When selling a private collection at auction, is it better to run alone or with teammates?
Does it make a difference whether artworks of a private collection are sold on their own or as part of a regular calendar sale?
Should a seller be concerned about this at all? If so, which type of sale would be most appropriate for a private collection?
To answer these questions, Pi-eX compared the performance of various types of evening Sales (Repeating Calendar Sales, Private Collection Sales and Curated Sales) in London, New York and Hong Kong from 2007 to 2018 at Christie’s, Sotheby’s and Phillips.
Pi-eX analysis shows that different types of sales exhibit varying profiles in terms of liquidity, performance and potential risk for the seller. This means that, ahead of a sale, sellers need to think hard about which type of sale is most appropriate for them given a particular collection, the seller’s need for liquidity and appetite for risk.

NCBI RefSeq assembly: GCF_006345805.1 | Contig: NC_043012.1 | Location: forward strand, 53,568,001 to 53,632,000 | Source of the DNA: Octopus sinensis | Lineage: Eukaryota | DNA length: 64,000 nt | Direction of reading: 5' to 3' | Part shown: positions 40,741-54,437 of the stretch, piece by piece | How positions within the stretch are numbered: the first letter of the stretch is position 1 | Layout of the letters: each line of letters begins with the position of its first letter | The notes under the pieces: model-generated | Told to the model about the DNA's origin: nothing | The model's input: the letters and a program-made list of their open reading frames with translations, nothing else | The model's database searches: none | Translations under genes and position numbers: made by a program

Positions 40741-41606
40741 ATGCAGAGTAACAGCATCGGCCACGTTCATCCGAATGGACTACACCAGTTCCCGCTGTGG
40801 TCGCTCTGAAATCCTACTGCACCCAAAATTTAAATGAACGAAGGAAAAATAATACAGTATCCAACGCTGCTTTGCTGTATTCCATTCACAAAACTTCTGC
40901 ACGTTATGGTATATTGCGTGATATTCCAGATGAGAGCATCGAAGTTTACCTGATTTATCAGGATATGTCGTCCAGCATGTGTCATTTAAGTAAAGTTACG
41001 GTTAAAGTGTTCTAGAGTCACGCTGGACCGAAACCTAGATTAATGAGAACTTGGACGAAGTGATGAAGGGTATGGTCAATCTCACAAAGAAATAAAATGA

Pi-eX’s analysis covered 385 evening auction sales, 178 in London and 153 in New York and 54 in Hong Kong of which 159 were arranged by Christie’s, 158 by Sotheby’s and 68 by Phillips.
Lots wise, the analysis encompassed 20,885 lots, 9,277 lots catalogued in London, 8,585 lots in New York and 3,023 in Hong Kong of which 8,876 were catalogued at Christie’s, 8,750 at Sotheby’s and 3,259 at Phillips.